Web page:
Authors: Callie Hutton
Tags: #Regency, #Historical Romance, #london, #earl, #runaway groom, #widower, #marriage mart, #scandalous, #entangled publishing, #category
One woman catches his eye…
. Four years ago, Darius, the Earl of Redgrave fled London two weeks before his wedding to Lady Mary’s sister and married another woman. Now a widower, he has returned to seek a new wife.
At first, Lady Mary doesn’t recognize the handsome lord as the cad who ran out on her sister. After giving him the cut direct in a London ballroom, she finds herself running into him everywhere she goes, and fighting a forbidden attraction. Not only has Mary sworn off men, Redgrave is so very wrong for her. But she cannot stop thinking of his kisses. Redgrave means to stay away from Mary but it is impossible. Passion between two people who can never be together is a dangerous game.
This book is a work of fiction. Names, characters, places, and incidents are the product of the author’s imagination or are used fictitiously. Any resemblance to actual events, locales, or persons, living or dead, is coincidental.
Copyright © 2016 by Callie Hutton. All rights reserved, including the right to reproduce, distribute, or transmit in any form or by any means. For information regarding subsidiary rights, please contact the Publisher.
Entangled Publishing, LLC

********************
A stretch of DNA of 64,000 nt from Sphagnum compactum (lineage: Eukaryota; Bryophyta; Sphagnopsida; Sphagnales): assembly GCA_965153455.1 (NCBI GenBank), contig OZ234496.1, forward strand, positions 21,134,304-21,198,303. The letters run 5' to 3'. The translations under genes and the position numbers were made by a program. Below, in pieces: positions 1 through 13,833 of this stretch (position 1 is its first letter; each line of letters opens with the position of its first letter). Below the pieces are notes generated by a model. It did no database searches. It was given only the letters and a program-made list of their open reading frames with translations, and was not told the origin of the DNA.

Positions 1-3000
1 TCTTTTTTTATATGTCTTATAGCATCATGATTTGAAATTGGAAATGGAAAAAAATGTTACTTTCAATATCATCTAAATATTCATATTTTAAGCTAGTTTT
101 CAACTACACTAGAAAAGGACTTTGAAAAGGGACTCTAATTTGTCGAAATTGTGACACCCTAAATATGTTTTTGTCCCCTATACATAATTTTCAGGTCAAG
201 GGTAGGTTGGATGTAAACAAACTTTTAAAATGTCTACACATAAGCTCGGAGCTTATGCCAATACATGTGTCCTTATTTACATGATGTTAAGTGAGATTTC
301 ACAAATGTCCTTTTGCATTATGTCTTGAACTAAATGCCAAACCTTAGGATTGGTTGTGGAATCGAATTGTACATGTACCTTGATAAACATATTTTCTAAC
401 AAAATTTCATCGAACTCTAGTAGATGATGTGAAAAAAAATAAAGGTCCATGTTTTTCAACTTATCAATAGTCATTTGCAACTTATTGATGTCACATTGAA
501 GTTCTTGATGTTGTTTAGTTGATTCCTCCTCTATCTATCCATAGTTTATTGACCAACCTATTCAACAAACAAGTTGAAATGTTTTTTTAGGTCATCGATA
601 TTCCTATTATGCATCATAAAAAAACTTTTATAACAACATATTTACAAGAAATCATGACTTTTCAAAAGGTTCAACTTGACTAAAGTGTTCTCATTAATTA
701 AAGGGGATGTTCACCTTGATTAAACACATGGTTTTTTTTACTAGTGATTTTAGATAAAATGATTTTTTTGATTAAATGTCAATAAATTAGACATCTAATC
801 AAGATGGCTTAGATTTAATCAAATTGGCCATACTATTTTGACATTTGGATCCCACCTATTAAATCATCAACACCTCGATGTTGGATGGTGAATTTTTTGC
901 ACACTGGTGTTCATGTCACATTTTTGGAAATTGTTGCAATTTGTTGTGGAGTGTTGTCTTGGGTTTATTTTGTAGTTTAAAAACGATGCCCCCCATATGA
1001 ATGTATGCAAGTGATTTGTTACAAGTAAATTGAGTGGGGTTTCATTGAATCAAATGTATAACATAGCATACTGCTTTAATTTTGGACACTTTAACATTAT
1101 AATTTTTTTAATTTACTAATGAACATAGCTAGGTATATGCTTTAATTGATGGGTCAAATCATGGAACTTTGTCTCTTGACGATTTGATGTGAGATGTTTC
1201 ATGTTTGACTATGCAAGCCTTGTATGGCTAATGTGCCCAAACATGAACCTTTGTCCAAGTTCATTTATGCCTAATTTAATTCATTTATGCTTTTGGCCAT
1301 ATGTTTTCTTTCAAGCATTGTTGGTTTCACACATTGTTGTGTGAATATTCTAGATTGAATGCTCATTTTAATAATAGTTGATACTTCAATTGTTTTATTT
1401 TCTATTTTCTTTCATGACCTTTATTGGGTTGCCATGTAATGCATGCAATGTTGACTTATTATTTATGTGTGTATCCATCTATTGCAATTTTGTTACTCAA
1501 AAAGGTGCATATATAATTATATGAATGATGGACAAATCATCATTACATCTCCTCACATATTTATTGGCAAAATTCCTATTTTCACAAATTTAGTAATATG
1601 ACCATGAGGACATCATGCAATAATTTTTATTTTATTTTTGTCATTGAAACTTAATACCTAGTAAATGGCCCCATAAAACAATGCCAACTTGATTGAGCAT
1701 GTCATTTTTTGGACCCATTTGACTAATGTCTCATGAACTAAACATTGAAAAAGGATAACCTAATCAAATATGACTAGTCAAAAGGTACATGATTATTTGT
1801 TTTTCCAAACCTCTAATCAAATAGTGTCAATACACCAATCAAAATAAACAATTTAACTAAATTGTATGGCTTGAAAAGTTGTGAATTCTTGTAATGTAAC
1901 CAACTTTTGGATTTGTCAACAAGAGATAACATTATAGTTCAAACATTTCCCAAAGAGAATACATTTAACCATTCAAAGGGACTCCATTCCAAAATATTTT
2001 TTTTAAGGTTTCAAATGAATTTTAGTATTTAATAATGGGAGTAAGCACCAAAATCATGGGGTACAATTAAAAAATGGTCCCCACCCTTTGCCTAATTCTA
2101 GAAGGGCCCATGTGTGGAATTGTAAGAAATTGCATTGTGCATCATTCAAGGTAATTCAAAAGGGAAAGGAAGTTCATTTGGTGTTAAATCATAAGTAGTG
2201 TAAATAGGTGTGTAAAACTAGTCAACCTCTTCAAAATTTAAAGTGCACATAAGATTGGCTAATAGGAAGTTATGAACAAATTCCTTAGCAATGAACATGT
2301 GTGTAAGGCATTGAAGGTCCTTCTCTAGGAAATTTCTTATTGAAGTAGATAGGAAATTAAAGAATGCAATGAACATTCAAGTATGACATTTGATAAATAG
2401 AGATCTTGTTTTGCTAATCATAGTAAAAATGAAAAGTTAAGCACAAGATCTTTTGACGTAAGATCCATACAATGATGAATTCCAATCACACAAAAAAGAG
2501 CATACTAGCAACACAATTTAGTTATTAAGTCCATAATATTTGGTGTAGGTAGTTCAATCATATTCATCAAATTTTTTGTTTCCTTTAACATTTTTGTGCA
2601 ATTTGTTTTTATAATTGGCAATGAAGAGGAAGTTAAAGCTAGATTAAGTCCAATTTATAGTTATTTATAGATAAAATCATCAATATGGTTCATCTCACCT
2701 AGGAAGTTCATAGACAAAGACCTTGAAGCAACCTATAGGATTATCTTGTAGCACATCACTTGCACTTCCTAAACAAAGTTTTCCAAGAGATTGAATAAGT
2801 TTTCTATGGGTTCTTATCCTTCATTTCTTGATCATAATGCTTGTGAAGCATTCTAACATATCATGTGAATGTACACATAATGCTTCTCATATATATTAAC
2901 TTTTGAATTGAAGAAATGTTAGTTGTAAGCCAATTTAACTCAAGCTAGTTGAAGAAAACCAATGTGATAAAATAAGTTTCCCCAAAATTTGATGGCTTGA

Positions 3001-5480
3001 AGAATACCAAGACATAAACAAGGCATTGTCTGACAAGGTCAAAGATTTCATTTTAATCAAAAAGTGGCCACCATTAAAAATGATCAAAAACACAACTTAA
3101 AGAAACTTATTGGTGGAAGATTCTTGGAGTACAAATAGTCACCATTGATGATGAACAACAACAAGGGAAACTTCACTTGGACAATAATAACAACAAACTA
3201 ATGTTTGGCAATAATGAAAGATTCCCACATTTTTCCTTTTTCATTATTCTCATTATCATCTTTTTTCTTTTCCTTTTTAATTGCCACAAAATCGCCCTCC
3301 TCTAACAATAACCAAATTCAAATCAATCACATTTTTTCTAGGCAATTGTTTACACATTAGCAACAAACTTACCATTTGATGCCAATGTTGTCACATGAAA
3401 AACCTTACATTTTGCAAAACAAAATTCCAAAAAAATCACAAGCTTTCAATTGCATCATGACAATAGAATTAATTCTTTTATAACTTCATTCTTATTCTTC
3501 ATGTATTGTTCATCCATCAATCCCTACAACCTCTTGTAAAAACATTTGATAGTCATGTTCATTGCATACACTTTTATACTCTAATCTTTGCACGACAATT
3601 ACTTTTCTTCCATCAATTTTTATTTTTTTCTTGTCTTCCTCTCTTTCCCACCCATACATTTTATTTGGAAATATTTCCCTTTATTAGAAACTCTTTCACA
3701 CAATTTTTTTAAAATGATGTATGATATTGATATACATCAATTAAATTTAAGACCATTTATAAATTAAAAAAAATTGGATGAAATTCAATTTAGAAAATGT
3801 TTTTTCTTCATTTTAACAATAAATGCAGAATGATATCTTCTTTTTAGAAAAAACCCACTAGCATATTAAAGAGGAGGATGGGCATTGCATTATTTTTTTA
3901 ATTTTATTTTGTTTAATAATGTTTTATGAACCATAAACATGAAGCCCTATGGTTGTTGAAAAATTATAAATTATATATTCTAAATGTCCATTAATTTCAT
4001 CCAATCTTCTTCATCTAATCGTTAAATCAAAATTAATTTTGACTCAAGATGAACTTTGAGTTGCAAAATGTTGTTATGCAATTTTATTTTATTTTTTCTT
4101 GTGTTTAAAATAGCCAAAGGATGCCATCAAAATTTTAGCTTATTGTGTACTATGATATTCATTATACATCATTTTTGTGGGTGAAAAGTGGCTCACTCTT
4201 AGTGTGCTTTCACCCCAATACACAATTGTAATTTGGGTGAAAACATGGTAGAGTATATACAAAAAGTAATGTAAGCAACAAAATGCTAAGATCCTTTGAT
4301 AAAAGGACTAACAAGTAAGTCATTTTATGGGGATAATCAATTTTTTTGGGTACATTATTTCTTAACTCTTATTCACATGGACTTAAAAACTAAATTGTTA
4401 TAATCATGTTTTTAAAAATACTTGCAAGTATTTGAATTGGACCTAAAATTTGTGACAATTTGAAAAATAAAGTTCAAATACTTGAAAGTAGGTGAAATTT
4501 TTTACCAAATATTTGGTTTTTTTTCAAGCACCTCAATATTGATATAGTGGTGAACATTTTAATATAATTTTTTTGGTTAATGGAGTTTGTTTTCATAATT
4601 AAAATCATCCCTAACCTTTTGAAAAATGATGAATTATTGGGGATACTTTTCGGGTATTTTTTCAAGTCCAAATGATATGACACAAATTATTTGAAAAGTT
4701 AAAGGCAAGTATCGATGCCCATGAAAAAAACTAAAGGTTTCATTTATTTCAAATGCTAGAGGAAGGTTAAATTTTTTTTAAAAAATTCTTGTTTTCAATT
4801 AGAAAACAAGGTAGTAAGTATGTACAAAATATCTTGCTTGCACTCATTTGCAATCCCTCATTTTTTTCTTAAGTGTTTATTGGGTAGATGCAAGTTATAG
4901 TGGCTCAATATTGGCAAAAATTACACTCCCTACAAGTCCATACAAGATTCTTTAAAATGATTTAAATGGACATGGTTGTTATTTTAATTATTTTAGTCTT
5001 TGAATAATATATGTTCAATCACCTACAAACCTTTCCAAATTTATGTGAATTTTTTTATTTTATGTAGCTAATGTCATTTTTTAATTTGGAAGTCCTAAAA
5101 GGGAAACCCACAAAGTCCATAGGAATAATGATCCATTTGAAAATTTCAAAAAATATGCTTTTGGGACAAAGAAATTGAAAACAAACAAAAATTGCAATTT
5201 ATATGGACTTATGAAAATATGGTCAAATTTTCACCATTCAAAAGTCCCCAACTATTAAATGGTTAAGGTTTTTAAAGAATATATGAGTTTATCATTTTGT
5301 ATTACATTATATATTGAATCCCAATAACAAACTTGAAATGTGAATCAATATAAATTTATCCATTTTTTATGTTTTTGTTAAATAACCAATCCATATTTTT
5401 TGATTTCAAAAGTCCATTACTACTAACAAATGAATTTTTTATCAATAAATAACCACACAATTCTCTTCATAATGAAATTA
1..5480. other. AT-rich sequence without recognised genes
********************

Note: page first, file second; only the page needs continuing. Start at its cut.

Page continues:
2614 South Timberline Road
Fort Collins, CO 80525
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Scandalous is an imprint of Entangled Publishing, LLC.
Edited by Erin Molta
Cover design by Erin Dameron-Hill
Cover art by Period Images
Manufactured in the United States of America
First Edition August 2016
To my friend, Bill Verhaegen, gone much too soon. Thanks for the birthday call, will always treasure that conversation.
London, April, 1819
Darius, Earl of Redgrave, slumped in the corner of his well-sprung carriage, the fingertips of his left hand tapping a cadence on his thigh. The vehicle rumbled over slick cobblestones, the familiar clopping of the horses soothing him as he glanced out at the moonlit night and questioned for the hundredth time why the devil he was doing this. He fought the urge to tap on the ceiling of the carriage and instruct his driver to return home.
I need an heir.
It was simple, and yet complicated at the same time.
With the requisite year of mourning for his wife behind him, and the dreadful three-year marriage before that, it was time to put all of that ugliness behind him and do what was necessary to secure his title.
I need an heir.
Knowing his first appearance in Society was inevitable if he were to find a bride, he’d accepted the invitation to Lord and Lady Remington’s ball. Since his return to London three weeks ago, he had visited two of his clubs, renewing acquaintances and catching up on
gossip. Thankfully, his four-year-old scandal had been relegated to the no-longer-of-interest category.
And apparently, word had spread rather quickly that the notorious Lord Redgrave had returned. After only a week, the invitations had begun pouring in from determined, marriage-minded mamas.